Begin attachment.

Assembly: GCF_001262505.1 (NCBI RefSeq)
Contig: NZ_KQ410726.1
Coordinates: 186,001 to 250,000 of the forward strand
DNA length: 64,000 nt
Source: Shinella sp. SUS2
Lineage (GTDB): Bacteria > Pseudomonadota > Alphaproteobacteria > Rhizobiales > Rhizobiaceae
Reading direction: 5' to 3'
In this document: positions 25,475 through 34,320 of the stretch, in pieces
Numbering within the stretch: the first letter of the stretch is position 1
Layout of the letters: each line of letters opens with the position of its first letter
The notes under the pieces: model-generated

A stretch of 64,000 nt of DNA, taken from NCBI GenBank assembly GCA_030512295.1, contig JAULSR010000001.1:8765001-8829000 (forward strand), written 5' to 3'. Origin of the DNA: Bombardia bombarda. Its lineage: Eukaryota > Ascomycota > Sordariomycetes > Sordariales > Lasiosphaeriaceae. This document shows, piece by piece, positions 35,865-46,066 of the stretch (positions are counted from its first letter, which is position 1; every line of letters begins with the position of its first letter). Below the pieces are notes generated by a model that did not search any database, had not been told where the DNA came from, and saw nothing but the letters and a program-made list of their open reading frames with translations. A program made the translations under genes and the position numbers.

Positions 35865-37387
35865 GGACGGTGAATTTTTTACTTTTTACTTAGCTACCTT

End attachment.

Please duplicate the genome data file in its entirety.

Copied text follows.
Assembly: GCF_001262505.1 (NCBI RefSeq)
Contig: NZ_KQ410726.1
Coordinates: 186,001 to 250,000 of the forward strand
DNA length: 64,000 nt
Source: Shinella sp. SUS2
Lineage (GTDB): Bacteria > Pseudomonadota > Alphaproteobacteria > Rhizobiales > Rhizobiaceae
Reading direction: 5' to 3'
In this document: positions 25,475 through 34,320 of the stretch, in pieces
Numbering within the stretch: the first letter of the stretch is position 1
Layout of the letters: each line of letters opens with the position of its first letter
The notes under the pieces: model-generated

A stretch of 64,000 nt of DNA, taken from NCBI GenBank assembly GCA_030512295.1, contig JAULSR010000001.1:8765001-8829000 (forward strand), written 5' to 3'. Origin of the DNA: Bombardia bombarda. Its lineage: Eukaryota > Ascomycota > Sordariomycetes > Sordariales > Lasiosphaeriaceae. This document shows, piece by piece, positions 35,865-46,066 of the stretch (positions are counted from its first letter, which is position 1; every line of letters begins with the position of its first letter). Below the pieces are notes generated by a model that did not search any database, had not been told where the DNA came from, and saw nothing but the letters and a program-made list of their open reading frames with translations. A program made the translations under genes and the position numbers.

Positions 35865-37387
35865 GGACGGTGAATTTTTTACTTTTTACTTAGCTACCTT